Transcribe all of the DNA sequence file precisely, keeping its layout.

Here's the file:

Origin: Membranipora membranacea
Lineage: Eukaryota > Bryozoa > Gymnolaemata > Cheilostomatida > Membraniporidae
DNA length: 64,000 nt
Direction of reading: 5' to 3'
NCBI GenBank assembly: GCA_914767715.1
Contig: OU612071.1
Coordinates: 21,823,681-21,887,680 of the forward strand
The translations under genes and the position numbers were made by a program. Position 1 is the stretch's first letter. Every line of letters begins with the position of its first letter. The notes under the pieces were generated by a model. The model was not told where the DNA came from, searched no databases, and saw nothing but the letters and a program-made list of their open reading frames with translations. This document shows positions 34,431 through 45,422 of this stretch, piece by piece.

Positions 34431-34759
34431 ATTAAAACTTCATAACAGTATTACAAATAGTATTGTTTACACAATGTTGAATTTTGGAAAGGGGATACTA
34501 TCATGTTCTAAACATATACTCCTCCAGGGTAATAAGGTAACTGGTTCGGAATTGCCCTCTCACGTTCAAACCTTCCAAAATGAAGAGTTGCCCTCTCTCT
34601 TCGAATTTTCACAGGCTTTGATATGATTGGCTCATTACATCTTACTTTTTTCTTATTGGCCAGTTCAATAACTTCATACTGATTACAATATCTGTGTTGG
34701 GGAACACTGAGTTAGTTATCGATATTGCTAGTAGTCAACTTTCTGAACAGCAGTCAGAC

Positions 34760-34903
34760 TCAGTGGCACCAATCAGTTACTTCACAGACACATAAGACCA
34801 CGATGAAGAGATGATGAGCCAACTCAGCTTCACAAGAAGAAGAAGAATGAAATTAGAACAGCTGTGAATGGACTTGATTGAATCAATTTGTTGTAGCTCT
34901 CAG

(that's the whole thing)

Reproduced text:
Origin: Membranipora membranacea
Lineage: Eukaryota > Bryozoa > Gymnolaemata > Cheilostomatida > Membraniporidae
DNA length: 64,000 nt
Direction of reading: 5' to 3'
NCBI GenBank assembly: GCA_914767715.1
Contig: OU612071.1
Coordinates: 21,823,681-21,887,680 of the forward strand
The translations under genes and the position numbers were made by a program. Position 1 is the stretch's first letter. Every line of letters begins with the position of its first letter. The notes under the pieces were generated by a model. The model was not told where the DNA came from, searched no databases, and saw nothing but the letters and a program-made list of their open reading frames with translations. This document shows positions 34,431 through 45,422 of this stretch, piece by piece.

Positions 34431-34759
34431 ATTAAAACTTCATAACAGTATTACAAATAGTATTGTTTACACAATGTTGAATTTTGGAAAGGGGATACTA
34501 TCATGTTCTAAACATATACTCCTCCAGGGTAATAAGGTAACTGGTTCGGAATTGCCCTCTCACGTTCAAACCTTCCAAAATGAAGAGTTGCCCTCTCTCT
34601 TCGAATTTTCACAGGCTTTGATATGATTGGCTCATTACATCTTACTTTTTTCTTATTGGCCAGTTCAATAACTTCATACTGATTACAATATCTGTGTTGG
34701 GGAACACTGAGTTAGTTATCGATATTGCTAGTAGTCAACTTTCTGAACAGCAGTCAGAC

Positions 34760-34903
34760 TCAGTGGCACCAATCAGTTACTTCACAGACACATAAGACCA
34801 CGATGAAGAGATGATGAGCCAACTCAGCTTCACAAGAAGAAGAAGAATGAAATTAGAACAGCTGTGAATGGACTTGATTGAATCAATTTGTTGTAGCTCT
34901 CAG